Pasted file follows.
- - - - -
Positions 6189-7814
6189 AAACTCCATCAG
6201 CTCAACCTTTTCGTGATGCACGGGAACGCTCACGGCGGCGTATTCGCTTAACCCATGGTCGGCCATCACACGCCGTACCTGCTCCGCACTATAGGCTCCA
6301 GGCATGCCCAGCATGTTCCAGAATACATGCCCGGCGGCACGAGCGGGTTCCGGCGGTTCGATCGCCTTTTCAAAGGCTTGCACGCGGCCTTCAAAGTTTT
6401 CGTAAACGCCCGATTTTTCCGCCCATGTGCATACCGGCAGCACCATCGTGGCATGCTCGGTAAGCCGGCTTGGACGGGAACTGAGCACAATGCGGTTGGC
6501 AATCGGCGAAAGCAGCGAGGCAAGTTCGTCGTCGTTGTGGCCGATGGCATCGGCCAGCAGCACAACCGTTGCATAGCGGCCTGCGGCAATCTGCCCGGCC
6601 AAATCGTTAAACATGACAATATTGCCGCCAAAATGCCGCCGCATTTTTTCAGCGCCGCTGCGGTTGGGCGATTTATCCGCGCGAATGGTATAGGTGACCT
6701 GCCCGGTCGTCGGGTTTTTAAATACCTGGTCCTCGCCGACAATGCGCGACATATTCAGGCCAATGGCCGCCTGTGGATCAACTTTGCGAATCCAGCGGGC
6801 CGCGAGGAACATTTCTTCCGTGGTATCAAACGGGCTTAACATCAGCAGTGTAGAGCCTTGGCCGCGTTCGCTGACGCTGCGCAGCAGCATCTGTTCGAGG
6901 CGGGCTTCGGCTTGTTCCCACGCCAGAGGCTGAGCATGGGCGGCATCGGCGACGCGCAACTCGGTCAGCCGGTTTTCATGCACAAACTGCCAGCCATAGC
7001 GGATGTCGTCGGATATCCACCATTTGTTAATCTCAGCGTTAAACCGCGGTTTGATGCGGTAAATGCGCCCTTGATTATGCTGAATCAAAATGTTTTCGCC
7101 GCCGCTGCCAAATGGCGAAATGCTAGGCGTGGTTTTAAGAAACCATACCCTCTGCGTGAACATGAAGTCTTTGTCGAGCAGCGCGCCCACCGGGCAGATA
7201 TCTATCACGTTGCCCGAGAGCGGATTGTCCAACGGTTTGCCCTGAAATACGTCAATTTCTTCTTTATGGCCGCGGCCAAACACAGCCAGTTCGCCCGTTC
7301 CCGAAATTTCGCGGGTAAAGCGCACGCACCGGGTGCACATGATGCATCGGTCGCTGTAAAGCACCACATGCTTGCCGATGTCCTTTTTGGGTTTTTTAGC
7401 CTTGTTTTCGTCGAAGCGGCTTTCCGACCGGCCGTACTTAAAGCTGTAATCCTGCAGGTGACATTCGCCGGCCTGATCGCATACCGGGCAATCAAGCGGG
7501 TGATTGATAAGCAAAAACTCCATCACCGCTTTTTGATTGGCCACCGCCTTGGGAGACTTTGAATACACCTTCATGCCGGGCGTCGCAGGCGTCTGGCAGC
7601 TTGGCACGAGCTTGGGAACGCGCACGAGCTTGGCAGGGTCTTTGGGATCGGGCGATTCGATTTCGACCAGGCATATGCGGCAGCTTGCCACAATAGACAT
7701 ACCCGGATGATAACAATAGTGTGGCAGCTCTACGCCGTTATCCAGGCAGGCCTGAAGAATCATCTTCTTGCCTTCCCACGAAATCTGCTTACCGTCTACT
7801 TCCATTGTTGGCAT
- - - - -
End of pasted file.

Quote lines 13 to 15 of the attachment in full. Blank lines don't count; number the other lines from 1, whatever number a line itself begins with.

7201 TCTATCACGTTGCCCGAGAGCGGATTGTCCAACGGTTTGCCCTGAAATACGTCAATTTCTTCTTTATGGCCGCGGCCAAACACAGCCAGTTCGCCCGTTC
7301 CCGAAATTTCGCGGGTAAAGCGCACGCACCGGGTGCACATGATGCATCGGTCGCTGTAAAGCACCACATGCTTGCCGATGTCCTTTTTGGGTTTTTTAGC
7401 CTTGTTTTCGTCGAAGCGGCTTTCCGACCGGCCGTACTTAAAGCTGTAATCCTGCAGGTGACATTCGCCGGCCTGATCGCATACCGGGCAATCAAGCGGG